News

13-08-2018

Zika has not gone away, the virus has continued to spread at low levels through many areas of the world. Many people infected with Zika virus do not get sick or have mild symptoms. Infection during pregnancy can cause severe birth defects. The Centre for Disease Control ( CDC) has updated guidance for couples who have been possibly exposed to Zika virus or are known to have been infected and are planning a pregnancy. The recommendation for men who may have been exposed to the virus  has been reduced from 6 months to 3 months before trying to conceive. All the other Zika guidance remains unchanged, including the recommendation that men who have possibly been exposed and who have a pregnant partner should use condoms or abstain from sex during the entire pregnancy and for women to wait 2 months after return before trying to conceive.

Public Health England and Australian Health Department are reviewing the guideline recommendations of 6 months for men regarding preventing transmission to pregnant women following the CDC revision..

Pregnant women are advised by all International guidelines to postpone non-essential travel to high risk areas until after the pregnancy and consider postponing travel to moderate risk areas.

The CDC has just published the results of findings from 4800 pregnancies between 2016 and 2018 in US territories for which there is laboratory evidence of confirmed or possible Zika virus infection, analysing the health outcomes of the babies at 1 year of age. Among these babies, 6% had at least one Zika-associated brain or eye birth defect and 9% had at least one neurodevelopmental abnormality, such as seizures, hearing loss or developmental delay.

The Australian Department of Health does not keep a list of Zika affected countries, instead the World Health Organization provides a classification scheme , the four categories provide advice to travellers are available at the Department of Health website, http://www.health.gov.au/internet/main/publishing.nsf/content/ohp-zika-countries.htm Countries with Category 1 classification have evidence of ongoing transmission ( Singapore, Tonga, Cuba, Argentina and more)and Category 4 are countries with mosquitoes known to transmit the virus, but with no evidence of past or current transmission ( Australia, Brunei, China, Egypt, Turkey, Nepal, Sri Lanka and more) The CDC also has an easy to interpret updated world map of known zika areas for quick reference at https://wwwnc.cdc.gov/travel/page/world-map-areas-with-zika

If a couple are unable to wait for the full recommended period before attempting conception, a blood test and urine test taken at 2 weeks after the last exposure can be taken and repeated at 4 weeks post exposure. There is no specific treatment for Zika virus if a positive test is returned. A positive test in the mother gives no information on whether the baby is infected or harmed.Zika has not gone away, the virus has continued to spread at low levels through many areas of the world. Many people infected with Zika virus do not get sick or have mild symptoms. Infection during pregnancy can cause severe birth defects. The Centre for Disease Control ( CDC) has updated guidance for couples who have been possibly exposed to Zika virus or are known to have been infected and are planning a pregnancy. The recommendation for men who may have been exposed to the virus  has been reduced from 6 months to 3 months before trying to conceive. All the other Zika guidance remains unchanged, including the recommendation that men who have possibly been exposed and who have a pregnant partner should use condoms or abstain from sex during the entire pregnancy and for women to wait 2 months after return before trying to conceive.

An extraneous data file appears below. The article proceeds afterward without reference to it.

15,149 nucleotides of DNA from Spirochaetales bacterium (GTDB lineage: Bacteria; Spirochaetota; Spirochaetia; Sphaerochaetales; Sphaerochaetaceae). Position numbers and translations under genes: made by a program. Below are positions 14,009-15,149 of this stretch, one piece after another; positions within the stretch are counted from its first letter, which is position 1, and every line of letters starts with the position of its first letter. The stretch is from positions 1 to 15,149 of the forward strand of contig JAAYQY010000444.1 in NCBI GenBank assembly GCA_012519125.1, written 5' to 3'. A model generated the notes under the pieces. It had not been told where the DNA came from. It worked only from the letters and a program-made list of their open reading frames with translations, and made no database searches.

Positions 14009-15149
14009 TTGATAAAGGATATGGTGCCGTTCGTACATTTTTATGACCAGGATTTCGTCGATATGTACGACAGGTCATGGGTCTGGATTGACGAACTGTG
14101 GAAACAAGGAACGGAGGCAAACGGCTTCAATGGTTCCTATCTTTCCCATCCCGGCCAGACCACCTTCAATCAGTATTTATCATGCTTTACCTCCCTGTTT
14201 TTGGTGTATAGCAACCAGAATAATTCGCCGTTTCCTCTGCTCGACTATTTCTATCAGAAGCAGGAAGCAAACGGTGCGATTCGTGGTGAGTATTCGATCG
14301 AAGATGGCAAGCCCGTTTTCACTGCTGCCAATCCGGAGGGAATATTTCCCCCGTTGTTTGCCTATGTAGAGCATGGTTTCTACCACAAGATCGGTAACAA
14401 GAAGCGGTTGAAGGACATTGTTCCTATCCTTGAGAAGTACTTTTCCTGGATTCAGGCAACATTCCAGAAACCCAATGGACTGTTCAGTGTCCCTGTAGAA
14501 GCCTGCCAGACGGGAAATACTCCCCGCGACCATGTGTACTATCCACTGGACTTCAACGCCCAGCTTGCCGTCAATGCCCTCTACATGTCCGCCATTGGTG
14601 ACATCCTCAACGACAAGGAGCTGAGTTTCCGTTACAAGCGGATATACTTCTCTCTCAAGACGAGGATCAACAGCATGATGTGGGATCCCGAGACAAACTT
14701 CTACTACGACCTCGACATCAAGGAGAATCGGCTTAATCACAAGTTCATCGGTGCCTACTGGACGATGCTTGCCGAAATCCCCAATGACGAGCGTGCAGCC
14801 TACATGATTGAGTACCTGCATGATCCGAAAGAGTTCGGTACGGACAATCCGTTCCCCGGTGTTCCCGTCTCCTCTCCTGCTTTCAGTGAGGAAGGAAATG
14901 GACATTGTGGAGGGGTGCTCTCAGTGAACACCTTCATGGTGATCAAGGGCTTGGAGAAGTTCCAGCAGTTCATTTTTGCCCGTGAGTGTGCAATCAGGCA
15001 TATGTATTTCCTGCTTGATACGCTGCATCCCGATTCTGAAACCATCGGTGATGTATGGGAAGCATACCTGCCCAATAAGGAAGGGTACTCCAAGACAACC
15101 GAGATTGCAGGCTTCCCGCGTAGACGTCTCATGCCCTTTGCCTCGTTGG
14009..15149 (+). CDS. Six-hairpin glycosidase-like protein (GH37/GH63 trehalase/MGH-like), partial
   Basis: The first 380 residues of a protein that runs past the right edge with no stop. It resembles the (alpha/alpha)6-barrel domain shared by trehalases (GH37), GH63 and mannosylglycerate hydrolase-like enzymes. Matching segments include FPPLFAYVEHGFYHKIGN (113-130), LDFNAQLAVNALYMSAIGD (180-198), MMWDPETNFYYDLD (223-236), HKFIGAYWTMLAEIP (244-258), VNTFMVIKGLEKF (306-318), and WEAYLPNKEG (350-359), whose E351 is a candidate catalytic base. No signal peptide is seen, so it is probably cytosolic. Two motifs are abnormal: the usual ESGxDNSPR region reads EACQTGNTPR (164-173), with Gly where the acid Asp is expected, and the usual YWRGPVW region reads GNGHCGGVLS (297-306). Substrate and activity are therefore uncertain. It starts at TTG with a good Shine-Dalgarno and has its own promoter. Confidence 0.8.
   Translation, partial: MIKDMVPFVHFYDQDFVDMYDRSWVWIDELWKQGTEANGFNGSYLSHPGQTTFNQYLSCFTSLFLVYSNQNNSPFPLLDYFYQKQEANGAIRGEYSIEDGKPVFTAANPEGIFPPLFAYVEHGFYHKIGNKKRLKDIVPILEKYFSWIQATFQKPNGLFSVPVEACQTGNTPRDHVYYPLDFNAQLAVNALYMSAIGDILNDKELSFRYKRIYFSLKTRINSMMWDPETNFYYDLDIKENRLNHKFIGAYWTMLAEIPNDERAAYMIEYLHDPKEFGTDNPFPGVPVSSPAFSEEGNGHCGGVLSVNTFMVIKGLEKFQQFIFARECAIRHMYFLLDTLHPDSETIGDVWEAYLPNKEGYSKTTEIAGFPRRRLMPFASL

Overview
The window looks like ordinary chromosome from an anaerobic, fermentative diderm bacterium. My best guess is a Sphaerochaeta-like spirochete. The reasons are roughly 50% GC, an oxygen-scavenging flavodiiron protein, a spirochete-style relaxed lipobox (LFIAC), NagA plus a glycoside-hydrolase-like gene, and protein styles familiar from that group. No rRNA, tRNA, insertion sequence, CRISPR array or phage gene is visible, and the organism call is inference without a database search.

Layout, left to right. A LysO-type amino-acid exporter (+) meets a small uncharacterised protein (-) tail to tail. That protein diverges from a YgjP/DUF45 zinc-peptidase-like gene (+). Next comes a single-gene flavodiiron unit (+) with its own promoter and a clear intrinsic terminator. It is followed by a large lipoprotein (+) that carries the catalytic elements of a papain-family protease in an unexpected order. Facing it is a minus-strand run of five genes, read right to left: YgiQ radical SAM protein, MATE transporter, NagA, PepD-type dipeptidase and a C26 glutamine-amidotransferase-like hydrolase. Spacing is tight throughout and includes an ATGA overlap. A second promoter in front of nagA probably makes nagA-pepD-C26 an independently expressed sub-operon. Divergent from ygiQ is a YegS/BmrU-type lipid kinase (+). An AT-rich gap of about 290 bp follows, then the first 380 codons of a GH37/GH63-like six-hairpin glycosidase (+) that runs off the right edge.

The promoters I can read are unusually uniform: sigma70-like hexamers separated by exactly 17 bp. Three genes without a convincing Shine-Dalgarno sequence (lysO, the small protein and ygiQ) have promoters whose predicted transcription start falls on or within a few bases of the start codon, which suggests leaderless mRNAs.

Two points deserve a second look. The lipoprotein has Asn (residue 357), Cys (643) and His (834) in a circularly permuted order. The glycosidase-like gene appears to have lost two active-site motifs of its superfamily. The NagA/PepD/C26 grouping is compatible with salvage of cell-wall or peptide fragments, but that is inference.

Public Health England and Australian Health Department are reviewing the guideline recommendations of 6 months for men regarding preventing transmission to pregnant women following the CDC revision..

Pregnant women are advised by all International guidelines to postpone non-essential travel to high risk areas until after the pregnancy and consider postponing travel to moderate risk areas.

The CDC has just published the results of findings from 4800 pregnancies between 2016 and 2018 in US territories for which there is laboratory evidence of confirmed or possible Zika virus infection, analysing the health outcomes of the babies at 1 year of age. Among these babies, 6% had at least one Zika-associated brain or eye birth defect and 9% had at least one neurodevelopmental abnormality, such as seizures, hearing loss or developmental delay.

The Australian Department of Health does not keep a list of Zika affected countries, instead the World Health Organization provides a classification scheme , the four categories provide advice to travellers are available at the Department of Health website, http://www.health.gov.au/internet/main/publishing.nsf/content/ohp-zika-countries.htm Countries with Category 1 classification have evidence of ongoing transmission ( Singapore, Tonga, Cuba, Argentina and more)and Category 4 are countries with mosquitoes known to transmit the virus, but with no evidence of past or current transmission ( Australia, Brunei, China, Egypt, Turkey, Nepal, Sri Lanka and more) The CDC also has an easy to interpret updated world map of known zika areas for quick reference at https://www.nc.cdc.gov/travel/page/world-map-areas-with-zika

If a couple are unable to wait for the full recommended period before attempting conception, a blood test and urine test taken at 2 weeks after the last exposure can be taken and repeated at 4 weeks post exposure. There is no specific treatment for Zika virus if a positive test is returned. A positive test in the mother gives no information on whether the baby is infected or harmed.

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